Why Project Deadlines are Important
Here’s the score. We sell time. Generally speaking, there’s four weeks to a month and four lots of Monday to Fridays. 20 working days.
(We know there’s more days in some, so bore off you mathematical genius. Go and take your brains and work out how we’re going to get to Mars.)
20 working days.
We’ll book work into those 20 days and allocate our resources accordingly. If we finish quicker than the timescales that we’ve allocated ourselves, then we’ve won. We can fill the additional space. If we over run the allocated timescale, then we’ve lost. We will have to play catch up or delay a project.
That’s how it works.
Our main tool to manage a project is our project proposal. It sets out the scope of the work, the estimated timescale at each stage and who is responsible for what. For example, this could include the customer providing us information, or us producing layouts.
In this example, we’d normally say – we can produce the layouts at the same time that the customer is getting information together for content. Then we’d set a date for this stage to be finalised.
Stage one – layouts and content submission – 2 weeks – deadline 3rd April.
In theory, this means that after the 3rd April, the job can move seamlessly in to the next stage, which in this case would be content input.
Stage two would also have a timescale and an estimated deadline, but this can only be set once stage one is completed.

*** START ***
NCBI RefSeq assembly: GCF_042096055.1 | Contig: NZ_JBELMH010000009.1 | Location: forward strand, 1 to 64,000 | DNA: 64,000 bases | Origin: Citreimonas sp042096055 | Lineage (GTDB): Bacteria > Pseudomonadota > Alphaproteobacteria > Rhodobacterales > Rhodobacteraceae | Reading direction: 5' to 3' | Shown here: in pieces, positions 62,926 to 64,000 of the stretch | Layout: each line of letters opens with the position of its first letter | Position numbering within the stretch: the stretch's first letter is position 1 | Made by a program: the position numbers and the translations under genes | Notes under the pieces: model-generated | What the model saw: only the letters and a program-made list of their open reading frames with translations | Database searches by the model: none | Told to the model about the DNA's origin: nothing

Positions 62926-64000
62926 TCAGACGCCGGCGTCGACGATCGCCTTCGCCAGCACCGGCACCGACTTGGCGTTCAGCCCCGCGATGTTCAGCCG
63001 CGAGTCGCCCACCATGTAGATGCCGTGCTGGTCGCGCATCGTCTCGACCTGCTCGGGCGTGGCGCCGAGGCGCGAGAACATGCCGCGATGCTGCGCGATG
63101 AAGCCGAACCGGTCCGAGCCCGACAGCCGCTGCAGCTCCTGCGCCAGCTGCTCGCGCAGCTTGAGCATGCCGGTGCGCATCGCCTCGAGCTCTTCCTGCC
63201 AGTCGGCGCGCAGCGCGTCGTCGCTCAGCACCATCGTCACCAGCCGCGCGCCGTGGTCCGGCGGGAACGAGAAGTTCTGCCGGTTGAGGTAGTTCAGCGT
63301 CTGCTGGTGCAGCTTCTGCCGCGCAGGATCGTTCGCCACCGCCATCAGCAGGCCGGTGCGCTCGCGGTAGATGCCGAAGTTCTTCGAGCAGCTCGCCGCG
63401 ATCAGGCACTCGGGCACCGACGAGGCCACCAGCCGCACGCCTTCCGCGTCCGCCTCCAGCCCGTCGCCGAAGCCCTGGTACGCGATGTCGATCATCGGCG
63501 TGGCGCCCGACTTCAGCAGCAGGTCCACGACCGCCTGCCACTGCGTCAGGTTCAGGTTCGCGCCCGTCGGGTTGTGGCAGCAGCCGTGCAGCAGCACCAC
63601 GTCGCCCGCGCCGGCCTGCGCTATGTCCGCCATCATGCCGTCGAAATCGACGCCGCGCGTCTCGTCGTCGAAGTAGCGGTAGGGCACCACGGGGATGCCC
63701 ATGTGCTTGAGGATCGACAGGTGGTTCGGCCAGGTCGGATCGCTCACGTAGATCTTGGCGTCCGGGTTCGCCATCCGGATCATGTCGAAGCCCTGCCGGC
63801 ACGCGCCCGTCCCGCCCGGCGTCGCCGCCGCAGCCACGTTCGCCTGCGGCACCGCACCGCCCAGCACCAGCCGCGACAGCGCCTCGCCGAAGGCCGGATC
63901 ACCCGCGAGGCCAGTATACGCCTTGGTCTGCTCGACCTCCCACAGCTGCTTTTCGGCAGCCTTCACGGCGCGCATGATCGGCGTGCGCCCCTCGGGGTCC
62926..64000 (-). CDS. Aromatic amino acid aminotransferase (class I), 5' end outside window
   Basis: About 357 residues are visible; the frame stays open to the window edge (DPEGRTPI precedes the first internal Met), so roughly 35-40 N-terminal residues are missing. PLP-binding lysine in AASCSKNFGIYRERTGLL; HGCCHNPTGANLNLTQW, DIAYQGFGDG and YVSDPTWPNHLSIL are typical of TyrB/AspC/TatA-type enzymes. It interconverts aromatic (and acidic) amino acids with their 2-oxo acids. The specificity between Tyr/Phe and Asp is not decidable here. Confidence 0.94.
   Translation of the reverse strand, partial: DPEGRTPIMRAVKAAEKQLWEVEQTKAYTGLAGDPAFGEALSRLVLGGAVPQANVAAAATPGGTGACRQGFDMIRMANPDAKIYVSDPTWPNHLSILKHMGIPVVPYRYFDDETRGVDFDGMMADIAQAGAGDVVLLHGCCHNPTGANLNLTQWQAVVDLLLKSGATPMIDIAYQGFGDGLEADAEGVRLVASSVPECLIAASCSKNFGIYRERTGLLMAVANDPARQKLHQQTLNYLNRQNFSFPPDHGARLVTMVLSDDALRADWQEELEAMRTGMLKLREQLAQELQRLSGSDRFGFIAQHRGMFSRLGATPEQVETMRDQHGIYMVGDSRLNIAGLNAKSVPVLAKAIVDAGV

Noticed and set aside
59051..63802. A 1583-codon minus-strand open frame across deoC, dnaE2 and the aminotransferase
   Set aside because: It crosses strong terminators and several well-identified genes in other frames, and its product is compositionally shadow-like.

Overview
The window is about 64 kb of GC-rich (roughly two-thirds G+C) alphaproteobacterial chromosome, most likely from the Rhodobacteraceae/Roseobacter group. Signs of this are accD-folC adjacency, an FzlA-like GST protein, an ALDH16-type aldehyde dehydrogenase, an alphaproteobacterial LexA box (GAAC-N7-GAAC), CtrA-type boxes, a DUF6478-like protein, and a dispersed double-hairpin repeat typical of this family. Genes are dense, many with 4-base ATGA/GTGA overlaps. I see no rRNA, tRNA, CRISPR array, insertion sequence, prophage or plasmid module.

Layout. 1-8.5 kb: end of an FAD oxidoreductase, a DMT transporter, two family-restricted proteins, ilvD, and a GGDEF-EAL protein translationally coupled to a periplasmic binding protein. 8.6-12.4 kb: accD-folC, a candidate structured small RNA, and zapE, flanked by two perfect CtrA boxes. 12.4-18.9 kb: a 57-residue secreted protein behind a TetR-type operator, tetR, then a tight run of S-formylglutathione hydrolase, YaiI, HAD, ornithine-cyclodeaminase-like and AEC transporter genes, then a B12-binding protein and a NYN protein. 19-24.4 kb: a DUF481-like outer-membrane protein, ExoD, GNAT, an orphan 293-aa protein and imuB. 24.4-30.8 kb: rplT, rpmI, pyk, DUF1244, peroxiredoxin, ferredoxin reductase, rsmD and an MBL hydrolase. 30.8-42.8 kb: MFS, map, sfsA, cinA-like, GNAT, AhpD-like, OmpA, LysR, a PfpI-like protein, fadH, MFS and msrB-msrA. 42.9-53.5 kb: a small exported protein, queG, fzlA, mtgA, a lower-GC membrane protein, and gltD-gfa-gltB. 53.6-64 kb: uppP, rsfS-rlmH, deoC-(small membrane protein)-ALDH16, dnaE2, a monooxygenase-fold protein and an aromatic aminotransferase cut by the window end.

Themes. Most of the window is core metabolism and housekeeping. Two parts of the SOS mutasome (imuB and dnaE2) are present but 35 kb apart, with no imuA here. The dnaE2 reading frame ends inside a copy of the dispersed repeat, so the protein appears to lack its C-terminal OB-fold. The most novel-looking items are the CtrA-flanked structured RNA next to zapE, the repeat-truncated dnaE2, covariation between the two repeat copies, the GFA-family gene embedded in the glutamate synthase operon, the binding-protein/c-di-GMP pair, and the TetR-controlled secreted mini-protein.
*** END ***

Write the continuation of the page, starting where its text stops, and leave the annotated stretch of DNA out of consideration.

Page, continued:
But there’s a delay
A delay could come from either side. It could come from either us, or the customer.
This is where the problems arise.
Internally, we are selling time. A problem from our end means that we have to make up that time somewhere. We have projects already booked in for other customers and it’s not ideal to encroach on their allocated time slot. Their work must proceed or continue and the show much go on.
Typically here, we would have to throw more resource at first project. That could be overtime, or putting another body on the job.
A problem from the customer’s end is a little bit different. A delay from the customer’s side means that we would carry on as normal and next phase would be booked in on the next available slot.
The worst case scenario is that there is a final deadline that everyone is working to and there is no scope for delay.
In this instance, there is an element of liability for the project over-running. Quite simply, if the project is delayed from our side, it can mean that a percentage of the total project has to be credited.
On the other hand, if the project is delayed from the customer’s side, then there will be penalties and charges incurred to provide the additional resource to deliver on time.
Projects with a strict deadline, will have everything covered in the project proposal, so everyone knows what the score is going forward.
Bottom line is, project deadlines are important. Especially if you want your site to be ready as quick as possible.
All got a bit serious there didn’t it?